How to Interview Famous People
TMZ is "Scared to Do Real Interviews"
Among the celebs Catherine Rankovic has interviewed are William Shatner, Patrick Stewart, Mister Rogers, Warner
Brothers animator Chuck Jones, and Hollywood actor and playwright Emlyn Williams. In the
1970s, she talked to First Lady Betty Ford, and to the all-girl rock group The Runaways.
She’s also interviewed countless executives, lawyers, judges, artists, writers and musicians.
"Good interviewers have to have a bit of nerve, but also be professional and informed before they approach a person," she said. "TMZ is like table scraps. TMZ interviewers are scared to do real interviews. They wouldn't know how to sit down and draw someone out in conversation."
Rankovic was a full-time journalist for eight years. She has published a book of interviews with writers. “My most important tip: Don't ask questions that can be answered 'yes' or 'no'." Always write down the questions you want to ask, but you can ask others that come up in the course of your conversation.
"Practice by interviewing your family," she advises. "Everyone enjoys talking about himself."
Of course sometimes she has met up with show-business publicity hounds, but generally, "The hardest people to interview are rock musicians. It’s
usually while they’re on tour, and they are already very stressed. I saw Jackson Browne say ‘Hello, Detroit’ to an audience
in Milwaukee,” Rankovic said. “Well-known musicians get very tired of being
interviewed. Stephen Bishop made fun of me. Dwight Twilley made me sit on his lap. Of course I was only 19 then. I don't recommend that."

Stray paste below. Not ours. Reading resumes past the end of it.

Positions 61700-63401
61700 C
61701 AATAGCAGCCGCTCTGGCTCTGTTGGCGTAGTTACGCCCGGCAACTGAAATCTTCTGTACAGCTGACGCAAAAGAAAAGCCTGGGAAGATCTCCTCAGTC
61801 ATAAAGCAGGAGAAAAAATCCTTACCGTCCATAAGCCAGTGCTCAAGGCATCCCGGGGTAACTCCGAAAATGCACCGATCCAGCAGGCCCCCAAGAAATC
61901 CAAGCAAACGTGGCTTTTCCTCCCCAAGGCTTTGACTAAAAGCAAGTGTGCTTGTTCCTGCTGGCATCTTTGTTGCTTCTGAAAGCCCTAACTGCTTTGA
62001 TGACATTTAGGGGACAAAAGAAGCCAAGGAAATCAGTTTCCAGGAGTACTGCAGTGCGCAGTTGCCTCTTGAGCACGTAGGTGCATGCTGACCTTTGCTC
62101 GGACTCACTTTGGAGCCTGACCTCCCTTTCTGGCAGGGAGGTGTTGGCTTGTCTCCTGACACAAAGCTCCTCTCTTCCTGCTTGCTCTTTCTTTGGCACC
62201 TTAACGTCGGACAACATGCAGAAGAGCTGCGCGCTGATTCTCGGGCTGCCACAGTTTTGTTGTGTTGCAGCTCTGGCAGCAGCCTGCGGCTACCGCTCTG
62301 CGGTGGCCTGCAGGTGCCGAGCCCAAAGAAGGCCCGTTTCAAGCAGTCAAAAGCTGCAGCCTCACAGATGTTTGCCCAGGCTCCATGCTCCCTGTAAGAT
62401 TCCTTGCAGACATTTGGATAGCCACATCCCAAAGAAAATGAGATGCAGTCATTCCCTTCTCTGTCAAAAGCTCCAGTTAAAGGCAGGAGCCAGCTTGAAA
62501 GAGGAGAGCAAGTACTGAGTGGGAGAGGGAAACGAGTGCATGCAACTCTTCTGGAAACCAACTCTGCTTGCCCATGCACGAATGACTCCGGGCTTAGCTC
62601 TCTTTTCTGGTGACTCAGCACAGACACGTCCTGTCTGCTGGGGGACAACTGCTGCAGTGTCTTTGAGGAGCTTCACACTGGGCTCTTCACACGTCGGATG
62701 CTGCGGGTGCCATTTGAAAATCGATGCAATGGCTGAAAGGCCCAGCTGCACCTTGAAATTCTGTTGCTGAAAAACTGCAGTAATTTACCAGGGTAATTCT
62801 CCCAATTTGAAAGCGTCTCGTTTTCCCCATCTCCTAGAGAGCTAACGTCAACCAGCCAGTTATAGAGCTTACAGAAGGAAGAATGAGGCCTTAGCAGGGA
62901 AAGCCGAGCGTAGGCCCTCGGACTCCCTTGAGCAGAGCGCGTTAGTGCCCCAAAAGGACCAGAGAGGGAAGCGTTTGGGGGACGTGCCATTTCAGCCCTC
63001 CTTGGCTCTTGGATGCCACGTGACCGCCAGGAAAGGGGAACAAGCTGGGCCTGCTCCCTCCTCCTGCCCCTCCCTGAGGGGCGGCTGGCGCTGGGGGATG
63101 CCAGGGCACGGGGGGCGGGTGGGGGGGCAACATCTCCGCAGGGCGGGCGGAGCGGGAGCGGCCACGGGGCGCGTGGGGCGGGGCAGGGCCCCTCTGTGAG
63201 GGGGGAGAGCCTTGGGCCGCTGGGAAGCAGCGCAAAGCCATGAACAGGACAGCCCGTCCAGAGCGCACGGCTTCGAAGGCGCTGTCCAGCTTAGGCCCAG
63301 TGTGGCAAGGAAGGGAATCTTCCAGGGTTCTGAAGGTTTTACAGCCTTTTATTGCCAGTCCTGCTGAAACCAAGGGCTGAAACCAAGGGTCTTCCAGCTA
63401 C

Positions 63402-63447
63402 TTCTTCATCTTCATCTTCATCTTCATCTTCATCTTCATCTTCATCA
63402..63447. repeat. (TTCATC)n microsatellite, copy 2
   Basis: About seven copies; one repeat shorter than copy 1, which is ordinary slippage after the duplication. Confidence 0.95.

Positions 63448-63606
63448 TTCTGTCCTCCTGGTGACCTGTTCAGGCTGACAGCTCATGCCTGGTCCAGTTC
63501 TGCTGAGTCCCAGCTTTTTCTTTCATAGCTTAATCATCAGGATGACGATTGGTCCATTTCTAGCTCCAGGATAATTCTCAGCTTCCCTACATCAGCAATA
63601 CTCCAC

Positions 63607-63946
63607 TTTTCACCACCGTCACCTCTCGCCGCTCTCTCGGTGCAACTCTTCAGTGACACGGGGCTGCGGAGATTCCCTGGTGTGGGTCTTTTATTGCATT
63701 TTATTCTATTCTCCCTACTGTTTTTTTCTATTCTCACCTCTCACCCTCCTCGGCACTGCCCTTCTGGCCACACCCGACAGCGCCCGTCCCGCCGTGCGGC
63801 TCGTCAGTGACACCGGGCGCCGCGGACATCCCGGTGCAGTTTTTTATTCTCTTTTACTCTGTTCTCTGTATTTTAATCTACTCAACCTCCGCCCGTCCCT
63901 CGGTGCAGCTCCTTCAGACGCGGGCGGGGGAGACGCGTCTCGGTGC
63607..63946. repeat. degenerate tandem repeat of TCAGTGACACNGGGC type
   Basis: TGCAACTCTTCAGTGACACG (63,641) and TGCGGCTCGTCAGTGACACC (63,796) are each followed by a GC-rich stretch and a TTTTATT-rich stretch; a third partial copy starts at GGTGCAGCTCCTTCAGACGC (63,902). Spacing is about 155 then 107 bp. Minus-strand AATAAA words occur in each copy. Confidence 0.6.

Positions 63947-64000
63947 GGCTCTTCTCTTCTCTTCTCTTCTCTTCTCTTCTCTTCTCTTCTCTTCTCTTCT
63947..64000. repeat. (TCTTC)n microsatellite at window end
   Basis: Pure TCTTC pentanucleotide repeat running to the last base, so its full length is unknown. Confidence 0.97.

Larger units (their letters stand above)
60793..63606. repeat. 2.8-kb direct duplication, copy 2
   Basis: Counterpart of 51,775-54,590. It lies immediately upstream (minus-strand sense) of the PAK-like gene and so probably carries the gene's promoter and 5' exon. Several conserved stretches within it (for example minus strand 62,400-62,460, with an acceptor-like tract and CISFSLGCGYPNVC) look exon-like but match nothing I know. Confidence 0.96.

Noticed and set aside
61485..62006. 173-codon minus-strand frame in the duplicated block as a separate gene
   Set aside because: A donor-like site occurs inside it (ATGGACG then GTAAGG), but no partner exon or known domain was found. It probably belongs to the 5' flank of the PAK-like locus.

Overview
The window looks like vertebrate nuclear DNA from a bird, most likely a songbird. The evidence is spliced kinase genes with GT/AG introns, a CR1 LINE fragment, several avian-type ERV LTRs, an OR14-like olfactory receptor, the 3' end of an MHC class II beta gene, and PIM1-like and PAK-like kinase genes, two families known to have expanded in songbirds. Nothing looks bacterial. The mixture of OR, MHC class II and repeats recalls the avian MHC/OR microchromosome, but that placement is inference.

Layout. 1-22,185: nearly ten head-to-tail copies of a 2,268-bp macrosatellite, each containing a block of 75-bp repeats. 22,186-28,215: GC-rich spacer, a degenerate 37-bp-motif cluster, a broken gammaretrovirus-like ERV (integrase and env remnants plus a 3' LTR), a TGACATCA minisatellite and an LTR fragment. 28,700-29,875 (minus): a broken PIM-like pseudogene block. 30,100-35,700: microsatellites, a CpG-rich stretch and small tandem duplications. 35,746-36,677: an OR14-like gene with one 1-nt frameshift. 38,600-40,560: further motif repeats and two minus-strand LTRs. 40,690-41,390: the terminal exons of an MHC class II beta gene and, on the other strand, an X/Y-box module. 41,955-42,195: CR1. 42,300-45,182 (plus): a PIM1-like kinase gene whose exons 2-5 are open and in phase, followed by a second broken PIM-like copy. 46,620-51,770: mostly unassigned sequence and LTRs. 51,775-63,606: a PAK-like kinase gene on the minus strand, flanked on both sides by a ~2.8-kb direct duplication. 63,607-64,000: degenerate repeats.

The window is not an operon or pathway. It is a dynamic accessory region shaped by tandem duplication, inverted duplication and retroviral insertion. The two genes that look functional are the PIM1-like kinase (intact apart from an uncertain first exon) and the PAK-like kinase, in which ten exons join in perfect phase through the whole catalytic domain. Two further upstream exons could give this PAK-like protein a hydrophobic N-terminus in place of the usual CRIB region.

Her tips and hints for better interviews:
- Prepare open-ended questions. Not, “Will you run for president in 2012?" (the only answers are “yes” or “no”) but, rather, “Why are people saying you want to run for president in 2012?”
- Use a tape recorder but also take notes on paper, and take notes about the person's clothing, movements, the decor in the room, and put that in your interview to give a fuller picture of the personality. Always bring two pens in case one runs dry.
- No interview should last more than 45 minutes. "It runs out of juice," Rankovic said. Some super-celebs are shadowed by publicists or guards who enforce a limit of five or 15 minutes maximum; prepare.
- An ethical interviewer does not secretly take photos or films of the interviewee. Ask first.
- An ethical interviewer does not bait the interviewee. It makes you look stupid (like TMZ), not radical. Interviewees have stock answers for your kind and the dozens who have already tried the aggressive approach. (Example: Student asks possible presidential candidate Newt Gingrich about his marital and sexual history. Gingrich thanks student for asking and says, "I hope you feel better about yourself.")
- Occasional silences are good, not bad. Silence may cause the interviewee to say something surprising.
- You should stay polite, but sometimes to stay on point you must ask a rude question such as, "Why did you let him abuse you?" or "How much money do you make?" Try researching the answer before asking such personal questions.Then frame them by saying, "Such and such newspaper (or blog, or magazine) said...how true is that?" (They will always answer "That's not true," and then you say, "Then what IS the truth?"
- Get their names and titles exactly right.
- Ask the subject if you may call with any further questions or to double-check the facts. This “leaves the door open” in case you think of an important question while writing up the interview.Talk to this person’s colleagues, friends and acquaintances, and use what they say to open or enrich the interview.